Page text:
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JOURNAL ARTICLE

[Ten year trend of cancer incidence in Seoul, Korea: 1993—2002]

Myung-Hee Shin, Hyun-Kyung Oh, Yoon-Ok Ahn
Journal of Preventive Medicine and Public Health 2008, 41 (2): 92-9
18385549

OBJECTIVES: Effective cancer prevention and control measures can only be done when dependable data on the cancer incidence is available. The Seoul Cancer Registry (SCR) was founded to provide valid, comparable and representative cancer incidence data for Koreans. We aimed to compare the cancer incidence in the first (1993--1997) and second term (1998--2002) of the SCR, and we analyzed the annual incidence trend during that 10 years.

METHODS: The SCR detects potential cancer cases through the Korean Central Cancer Registry (KCCR) data, the health insurance claims, the individual hospital's discharge records and the death certificates. About 87% of the SCR data is registered through the KCCR. The rest of the data is registered by SCR registrars who visit about 70-80 mid-sized hospitals in Seoul to review and abstract the medical records of the potential cancer patients.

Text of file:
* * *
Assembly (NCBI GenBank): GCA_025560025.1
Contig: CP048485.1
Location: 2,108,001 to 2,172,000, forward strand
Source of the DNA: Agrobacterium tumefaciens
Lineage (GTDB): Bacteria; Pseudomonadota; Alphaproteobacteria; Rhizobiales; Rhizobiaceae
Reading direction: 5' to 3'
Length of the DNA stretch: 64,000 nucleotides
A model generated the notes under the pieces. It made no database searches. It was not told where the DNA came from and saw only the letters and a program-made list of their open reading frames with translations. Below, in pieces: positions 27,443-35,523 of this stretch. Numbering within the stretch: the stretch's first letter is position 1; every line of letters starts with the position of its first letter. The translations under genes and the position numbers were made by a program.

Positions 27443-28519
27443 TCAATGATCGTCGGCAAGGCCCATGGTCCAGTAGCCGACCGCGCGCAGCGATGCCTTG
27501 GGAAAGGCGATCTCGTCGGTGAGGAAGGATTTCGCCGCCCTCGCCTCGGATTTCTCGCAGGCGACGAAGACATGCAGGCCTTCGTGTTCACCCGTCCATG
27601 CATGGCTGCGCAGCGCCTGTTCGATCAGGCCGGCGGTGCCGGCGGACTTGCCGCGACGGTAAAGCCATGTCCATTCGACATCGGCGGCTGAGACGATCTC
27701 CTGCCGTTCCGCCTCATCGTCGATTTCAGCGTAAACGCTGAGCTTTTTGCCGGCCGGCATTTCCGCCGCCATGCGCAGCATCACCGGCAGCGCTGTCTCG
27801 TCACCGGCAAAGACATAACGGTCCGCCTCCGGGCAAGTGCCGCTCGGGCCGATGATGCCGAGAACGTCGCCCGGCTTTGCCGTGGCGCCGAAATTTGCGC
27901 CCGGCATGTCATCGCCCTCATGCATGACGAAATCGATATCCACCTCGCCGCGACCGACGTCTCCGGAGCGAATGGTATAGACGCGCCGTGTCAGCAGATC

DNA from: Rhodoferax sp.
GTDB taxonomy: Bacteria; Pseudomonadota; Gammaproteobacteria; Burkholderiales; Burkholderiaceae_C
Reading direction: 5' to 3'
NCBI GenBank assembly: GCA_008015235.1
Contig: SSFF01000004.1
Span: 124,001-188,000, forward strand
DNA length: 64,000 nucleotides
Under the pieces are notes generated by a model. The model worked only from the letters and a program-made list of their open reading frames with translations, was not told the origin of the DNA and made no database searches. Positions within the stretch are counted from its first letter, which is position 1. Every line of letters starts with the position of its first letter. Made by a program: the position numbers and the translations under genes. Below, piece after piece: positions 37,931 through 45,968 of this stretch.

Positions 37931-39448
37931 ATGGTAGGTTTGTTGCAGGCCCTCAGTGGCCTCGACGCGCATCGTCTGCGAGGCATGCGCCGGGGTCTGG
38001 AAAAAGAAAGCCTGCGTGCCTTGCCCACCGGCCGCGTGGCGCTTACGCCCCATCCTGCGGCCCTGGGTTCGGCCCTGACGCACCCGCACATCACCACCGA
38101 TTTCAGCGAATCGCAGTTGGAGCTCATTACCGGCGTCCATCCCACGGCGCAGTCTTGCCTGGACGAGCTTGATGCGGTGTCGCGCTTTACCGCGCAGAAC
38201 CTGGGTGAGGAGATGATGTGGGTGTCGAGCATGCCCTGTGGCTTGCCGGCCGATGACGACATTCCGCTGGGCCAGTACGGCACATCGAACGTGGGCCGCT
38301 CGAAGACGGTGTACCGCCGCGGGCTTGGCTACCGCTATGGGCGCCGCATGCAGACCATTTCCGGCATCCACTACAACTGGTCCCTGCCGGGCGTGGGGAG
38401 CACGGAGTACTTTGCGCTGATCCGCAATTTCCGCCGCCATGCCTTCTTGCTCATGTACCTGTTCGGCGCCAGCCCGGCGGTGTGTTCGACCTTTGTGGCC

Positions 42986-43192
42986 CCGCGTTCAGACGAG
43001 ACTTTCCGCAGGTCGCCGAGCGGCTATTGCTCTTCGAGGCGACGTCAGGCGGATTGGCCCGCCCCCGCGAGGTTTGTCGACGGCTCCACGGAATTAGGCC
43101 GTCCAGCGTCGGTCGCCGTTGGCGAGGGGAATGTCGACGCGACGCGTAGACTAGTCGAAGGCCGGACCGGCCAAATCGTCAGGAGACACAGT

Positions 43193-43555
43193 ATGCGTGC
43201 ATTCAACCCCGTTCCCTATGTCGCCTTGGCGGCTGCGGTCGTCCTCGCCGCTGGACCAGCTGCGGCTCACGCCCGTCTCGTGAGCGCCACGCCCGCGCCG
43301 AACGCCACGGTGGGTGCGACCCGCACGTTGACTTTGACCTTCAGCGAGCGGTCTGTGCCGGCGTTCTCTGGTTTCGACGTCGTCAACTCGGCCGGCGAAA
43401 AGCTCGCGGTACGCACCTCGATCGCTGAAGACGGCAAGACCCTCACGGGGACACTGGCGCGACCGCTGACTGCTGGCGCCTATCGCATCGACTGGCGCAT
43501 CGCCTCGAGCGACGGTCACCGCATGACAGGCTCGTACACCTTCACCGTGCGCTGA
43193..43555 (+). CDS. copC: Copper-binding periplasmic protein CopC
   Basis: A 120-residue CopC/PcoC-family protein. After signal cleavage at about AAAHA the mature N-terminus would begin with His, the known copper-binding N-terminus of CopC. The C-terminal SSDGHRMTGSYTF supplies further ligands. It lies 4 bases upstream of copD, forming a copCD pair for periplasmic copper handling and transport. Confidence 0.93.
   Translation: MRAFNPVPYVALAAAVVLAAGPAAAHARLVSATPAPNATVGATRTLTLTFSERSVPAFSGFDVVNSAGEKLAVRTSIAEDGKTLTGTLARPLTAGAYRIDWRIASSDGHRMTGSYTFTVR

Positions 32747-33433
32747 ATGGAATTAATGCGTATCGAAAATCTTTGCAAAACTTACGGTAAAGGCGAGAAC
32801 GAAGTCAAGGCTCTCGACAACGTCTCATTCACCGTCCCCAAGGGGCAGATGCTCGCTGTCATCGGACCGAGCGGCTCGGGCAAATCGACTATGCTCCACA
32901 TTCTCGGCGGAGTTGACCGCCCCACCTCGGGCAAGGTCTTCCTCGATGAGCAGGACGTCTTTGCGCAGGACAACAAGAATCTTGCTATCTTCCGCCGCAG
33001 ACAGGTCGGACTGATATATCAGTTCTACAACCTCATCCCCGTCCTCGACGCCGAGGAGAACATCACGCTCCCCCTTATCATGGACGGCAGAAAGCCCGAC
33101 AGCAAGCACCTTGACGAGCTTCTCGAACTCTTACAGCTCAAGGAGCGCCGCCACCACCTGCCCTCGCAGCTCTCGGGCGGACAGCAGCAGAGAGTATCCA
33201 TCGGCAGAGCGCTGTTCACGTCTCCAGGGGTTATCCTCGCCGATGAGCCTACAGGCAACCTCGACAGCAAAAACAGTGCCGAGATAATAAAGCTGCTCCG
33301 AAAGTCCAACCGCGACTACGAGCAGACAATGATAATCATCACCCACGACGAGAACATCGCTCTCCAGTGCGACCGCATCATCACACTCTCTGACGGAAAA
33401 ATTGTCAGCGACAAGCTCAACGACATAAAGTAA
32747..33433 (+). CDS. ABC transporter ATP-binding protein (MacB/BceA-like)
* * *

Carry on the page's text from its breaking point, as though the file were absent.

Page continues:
RESULTS: The total number of new cancer cases was higher in 1998--2002 than in 1993--1997 by 20.6% for men and 18.4% for women, respectively. The age-standardized rate (ASR) of total cancer per 100,000 increased 1% (from 295.4 to 298.3) for men and 5.1% (from 181.5 to 190.7) for women, between the two periods. The commonest cancer sites during 1998--2002 for men were stomach, liver, bronchus/lung, colorectum, bladder and prostate, and the commonest cancer sites for women were breast, stomach, colorectum, cervix uteri, thyroid and bronchus/lung. Compared with the ASRs in 1993, the ASRs in 2002 increased for colorectum (58.4% for men, 27.1% for women), prostate (81.5%), breast (58.3% for women), thyroid (141% for women), and bronchus/lung (15.4% for women). The ASRs for stomach (-18.7% for men, -20.7% for women) and uterine cervix cancer (-39.7%) had decreased.

CONCLUSIONS: The cancer incidence is increasing in Seoul, Korea, especially for the colorectum and prostate for men, and for the breast, colorectum, bronchus/lung and thyroid for women.

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